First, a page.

With horses, there’s no way to know what the original wild stock was like, because it’s long gone. Every horse we have is the descendant of domesticated stock, and the “wild” Mustangs and Przewalski horses are in fact feral rather than truly wild. So we can’t tell if true wild horses had a higher or lower intelligence than the ones we know, or whether the original stock needed the level of selection that was applied in the fox experiment. Were wild horses truly wild, like zebras, but with a few who were amenable to human contact, or were they more amenable in general?

We can’t tell. Nor do we know if wild horses had larger brains or greater cognitive ability. For all we can know, the opposite may have been true.

What we do know is that horses, like dogs and cats, established a form of symbiosis with humans. The traits humans selected for were those that best served human needs, which means docility, calm temperament, and the ability to retain information—i.e., to be trained.

The fox experiment does not appear to select for trainability; I think that may be the missing element in the foxes’ suitability as pets. It’s evident that zebras lack this trait as well, though as one commenter last time wondered, could they be selected for it over an extended period? And if they were, would they start to develop “domesticated” traits including smaller brains and altered color patterns?

There’s no way to tell short of doing it. In the meantime, I would speculate that the ur-horse was a more cooperative animal than the zebra, with a less aggressive personality. Whether the ability to retain information came before or after domestication, again we have no way of knowing. Maybe humans selected for it—which would mean selecting for animals with better memories and a longer attention span.

Problem-solving, which is often cited as a measure of intelligence, doesn’t get much attention from considerations of horse smarts. Horses are expected to be obedient, to do as they’re told. If they’re bred for sport, notably racing, they need to be fast, but they also have to live within the constraints of human management.

Then again, watch a good cutting horse (often a mare; mares are smart and they take no prisoners) or a great polo pony (also often a mare—the ladies rule, and they know it). There’s a horse who thinks on the fly, and who is doing most of the work (80%, say the polo players). She needs intense focus and the ability to make lightning decisions while moving at speed.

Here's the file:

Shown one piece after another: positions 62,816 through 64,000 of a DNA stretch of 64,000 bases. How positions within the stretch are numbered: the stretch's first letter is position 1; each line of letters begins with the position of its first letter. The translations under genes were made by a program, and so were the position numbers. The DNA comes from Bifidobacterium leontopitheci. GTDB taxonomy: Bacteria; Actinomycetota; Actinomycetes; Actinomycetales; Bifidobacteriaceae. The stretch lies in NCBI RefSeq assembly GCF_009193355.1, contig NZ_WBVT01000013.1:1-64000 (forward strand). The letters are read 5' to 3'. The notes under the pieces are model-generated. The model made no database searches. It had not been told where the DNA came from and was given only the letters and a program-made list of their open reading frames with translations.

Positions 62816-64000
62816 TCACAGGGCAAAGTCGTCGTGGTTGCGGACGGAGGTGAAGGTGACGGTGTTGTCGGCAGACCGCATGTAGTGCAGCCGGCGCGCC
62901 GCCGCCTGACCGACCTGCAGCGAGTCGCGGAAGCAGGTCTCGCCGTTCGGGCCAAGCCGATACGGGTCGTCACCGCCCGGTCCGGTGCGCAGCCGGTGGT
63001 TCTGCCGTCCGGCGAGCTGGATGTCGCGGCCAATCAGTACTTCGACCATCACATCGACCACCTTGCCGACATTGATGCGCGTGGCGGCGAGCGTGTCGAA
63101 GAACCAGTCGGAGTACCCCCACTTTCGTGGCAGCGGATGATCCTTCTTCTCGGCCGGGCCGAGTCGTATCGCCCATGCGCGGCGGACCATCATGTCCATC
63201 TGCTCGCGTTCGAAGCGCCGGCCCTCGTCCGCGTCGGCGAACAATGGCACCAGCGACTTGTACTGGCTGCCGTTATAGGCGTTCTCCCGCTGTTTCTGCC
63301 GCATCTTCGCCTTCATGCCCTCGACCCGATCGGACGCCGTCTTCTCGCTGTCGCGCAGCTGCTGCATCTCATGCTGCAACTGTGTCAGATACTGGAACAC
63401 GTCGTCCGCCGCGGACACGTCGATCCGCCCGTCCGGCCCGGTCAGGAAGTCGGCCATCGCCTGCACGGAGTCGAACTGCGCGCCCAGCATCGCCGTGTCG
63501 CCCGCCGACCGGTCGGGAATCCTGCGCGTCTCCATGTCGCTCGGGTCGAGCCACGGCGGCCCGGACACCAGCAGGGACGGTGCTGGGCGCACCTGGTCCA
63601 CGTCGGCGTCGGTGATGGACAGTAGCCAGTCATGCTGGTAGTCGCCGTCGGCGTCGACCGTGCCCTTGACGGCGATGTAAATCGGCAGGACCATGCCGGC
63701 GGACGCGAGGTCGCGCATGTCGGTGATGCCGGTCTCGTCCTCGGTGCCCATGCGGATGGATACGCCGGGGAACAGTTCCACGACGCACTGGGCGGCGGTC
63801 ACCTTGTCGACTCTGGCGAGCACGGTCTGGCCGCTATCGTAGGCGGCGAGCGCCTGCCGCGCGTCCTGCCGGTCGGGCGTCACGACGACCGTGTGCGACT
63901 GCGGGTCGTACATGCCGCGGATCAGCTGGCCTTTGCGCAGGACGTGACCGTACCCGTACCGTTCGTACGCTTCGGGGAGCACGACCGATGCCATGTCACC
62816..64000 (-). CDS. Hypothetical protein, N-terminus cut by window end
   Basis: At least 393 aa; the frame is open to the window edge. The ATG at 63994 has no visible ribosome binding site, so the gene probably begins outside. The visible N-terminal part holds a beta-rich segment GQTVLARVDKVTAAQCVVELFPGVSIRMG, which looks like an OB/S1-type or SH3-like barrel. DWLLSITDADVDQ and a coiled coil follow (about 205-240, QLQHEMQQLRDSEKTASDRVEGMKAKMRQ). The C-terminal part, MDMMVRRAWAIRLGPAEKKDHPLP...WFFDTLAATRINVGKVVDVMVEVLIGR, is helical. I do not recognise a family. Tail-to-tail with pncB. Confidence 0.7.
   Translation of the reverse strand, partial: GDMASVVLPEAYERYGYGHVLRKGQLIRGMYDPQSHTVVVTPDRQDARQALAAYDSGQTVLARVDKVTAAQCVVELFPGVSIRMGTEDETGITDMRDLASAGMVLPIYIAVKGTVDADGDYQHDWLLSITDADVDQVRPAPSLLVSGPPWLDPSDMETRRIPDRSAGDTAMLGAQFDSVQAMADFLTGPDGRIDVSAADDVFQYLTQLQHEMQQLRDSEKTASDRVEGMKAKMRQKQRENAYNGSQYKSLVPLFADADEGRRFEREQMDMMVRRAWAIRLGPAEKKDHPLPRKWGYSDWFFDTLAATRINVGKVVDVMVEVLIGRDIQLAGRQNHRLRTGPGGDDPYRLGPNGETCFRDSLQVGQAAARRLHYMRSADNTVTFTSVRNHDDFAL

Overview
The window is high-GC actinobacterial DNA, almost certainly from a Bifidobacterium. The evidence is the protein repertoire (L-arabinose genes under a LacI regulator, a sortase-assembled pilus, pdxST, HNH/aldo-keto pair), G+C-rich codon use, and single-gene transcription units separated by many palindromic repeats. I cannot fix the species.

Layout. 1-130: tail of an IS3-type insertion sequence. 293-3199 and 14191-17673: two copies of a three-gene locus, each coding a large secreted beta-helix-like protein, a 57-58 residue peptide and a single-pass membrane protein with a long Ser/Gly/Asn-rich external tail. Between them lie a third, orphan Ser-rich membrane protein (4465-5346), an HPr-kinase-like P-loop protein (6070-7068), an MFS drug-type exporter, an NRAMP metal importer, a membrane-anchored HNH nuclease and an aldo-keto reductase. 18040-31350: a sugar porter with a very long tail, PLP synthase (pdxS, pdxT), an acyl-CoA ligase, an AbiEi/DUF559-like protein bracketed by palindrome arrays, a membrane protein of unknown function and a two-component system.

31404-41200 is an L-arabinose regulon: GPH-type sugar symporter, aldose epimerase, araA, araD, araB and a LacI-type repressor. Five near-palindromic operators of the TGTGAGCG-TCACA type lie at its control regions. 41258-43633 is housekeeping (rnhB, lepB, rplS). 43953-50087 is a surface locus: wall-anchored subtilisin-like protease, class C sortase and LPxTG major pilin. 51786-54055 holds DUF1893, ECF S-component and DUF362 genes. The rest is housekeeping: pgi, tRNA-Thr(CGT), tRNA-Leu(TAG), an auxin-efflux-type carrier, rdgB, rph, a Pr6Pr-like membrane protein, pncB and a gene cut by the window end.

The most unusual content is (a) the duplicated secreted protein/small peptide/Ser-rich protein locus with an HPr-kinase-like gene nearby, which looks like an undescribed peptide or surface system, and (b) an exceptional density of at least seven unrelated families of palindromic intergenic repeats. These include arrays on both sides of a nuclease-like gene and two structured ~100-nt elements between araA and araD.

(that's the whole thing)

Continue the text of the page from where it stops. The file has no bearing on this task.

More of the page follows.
Even dressage horses, for whom obedience is a cardinal virtue, tend to gravitate toward the upper end of the intelligence spectrum. The horses of Spain and Portugal, who have been fighting bulls and dancing in the arena for centuries, and their cousins the Lipizzaner of the Austro-Hungarian Empire, perform as partners rather than extensions of their riders. They’re another type of horse that takes no prisoners—and in general the performance stars are stallions. Attention span and retentive memory are crucial, and trainability does not mean unthinking submission. There’s a thinking being on the other end of the rein, with distinct opinions as to how he should be approached.

Ultimately I think domestication has saved the horse from extinction. His usefulness to humans has diminished with the advent of mechanized transport, but he’s still the mount of choice in areas where machines can’t go, or where economics makes him a more practical option. And, like dogs and cats, he retains his emotional connection with humans.

These three, more than any other domesticated species, have functioned as partners and companions, and the nature of their intelligence plays a large part in that. To put it a bit simplistically, horses and humans get each other. They click.

Judith Tarr is a lifelong horse person. She supports her habit by writing works of fantasy and science fiction as well as historical novels, many of which have been published as ebooks by Book View Cafe. She’s even written a primer for writers who want to write about horses: Writing Horses: The Fine Art of Getting It Right. Her most recent short novel, Dragons in the Earth, features a herd of magical horses, and her space opera, Forgotten Suns, features both terrestrial horses and an alien horselike species (and space whales!). She lives near Tucson, Arizona with a herd of Lipizzans, a clowder of cats, and a blue-eyed dog.